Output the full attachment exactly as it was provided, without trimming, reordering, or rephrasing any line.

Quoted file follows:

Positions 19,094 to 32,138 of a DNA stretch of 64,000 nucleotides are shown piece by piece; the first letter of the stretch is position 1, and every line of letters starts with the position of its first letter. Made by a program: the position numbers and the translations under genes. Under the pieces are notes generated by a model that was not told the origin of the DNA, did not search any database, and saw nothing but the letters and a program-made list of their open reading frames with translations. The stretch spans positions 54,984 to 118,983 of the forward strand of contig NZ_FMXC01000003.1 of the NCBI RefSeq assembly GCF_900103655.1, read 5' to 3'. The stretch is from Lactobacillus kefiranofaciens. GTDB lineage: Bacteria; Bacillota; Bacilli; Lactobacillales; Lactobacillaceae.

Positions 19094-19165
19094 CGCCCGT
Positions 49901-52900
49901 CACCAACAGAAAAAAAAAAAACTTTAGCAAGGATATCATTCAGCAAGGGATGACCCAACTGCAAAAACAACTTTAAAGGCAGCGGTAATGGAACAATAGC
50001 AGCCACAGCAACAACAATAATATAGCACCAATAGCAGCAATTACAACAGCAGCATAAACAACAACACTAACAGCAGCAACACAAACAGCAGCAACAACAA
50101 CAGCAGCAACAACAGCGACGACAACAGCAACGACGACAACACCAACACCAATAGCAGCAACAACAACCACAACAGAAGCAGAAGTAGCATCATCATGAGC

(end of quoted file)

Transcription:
Positions 19,094 to 32,138 of a DNA stretch of 64,000 nucleotides are shown piece by piece; the first letter of the stretch is position 1, and every line of letters starts with the position of its first letter. Made by a program: the position numbers and the translations under genes. Under the pieces are notes generated by a model that was not told the origin of the DNA, did not search any database, and saw nothing but the letters and a program-made list of their open reading frames with translations. The stretch spans positions 54,984 to 118,983 of the forward strand of contig NZ_FMXC01000003.1 of the NCBI RefSeq assembly GCF_900103655.1, read 5' to 3'. The stretch is from Lactobacillus kefiranofaciens. GTDB lineage: Bacteria; Bacillota; Bacilli; Lactobacillales; Lactobacillaceae.

Positions 19094-19165
19094 CGCCCGT
Positions 49901-52900
49901 CACCAACAGAAAAAAAAAAAACTTTAGCAAGGATATCATTCAGCAAGGGATGACCCAACTGCAAAAACAACTTTAAAGGCAGCGGTAATGGAACAATAGC
50001 AGCCACAGCAACAACAATAATATAGCACCAATAGCAGCAATTACAACAGCAGCATAAACAACAACACTAACAGCAGCAACACAAACAGCAGCAACAACAA
50101 CAGCAGCAACAACAGCGACGACAACAGCAACGACGACAACACCAACACCAATAGCAGCAACAACAACCACAACAGAAGCAGAAGTAGCATCATCATGAGC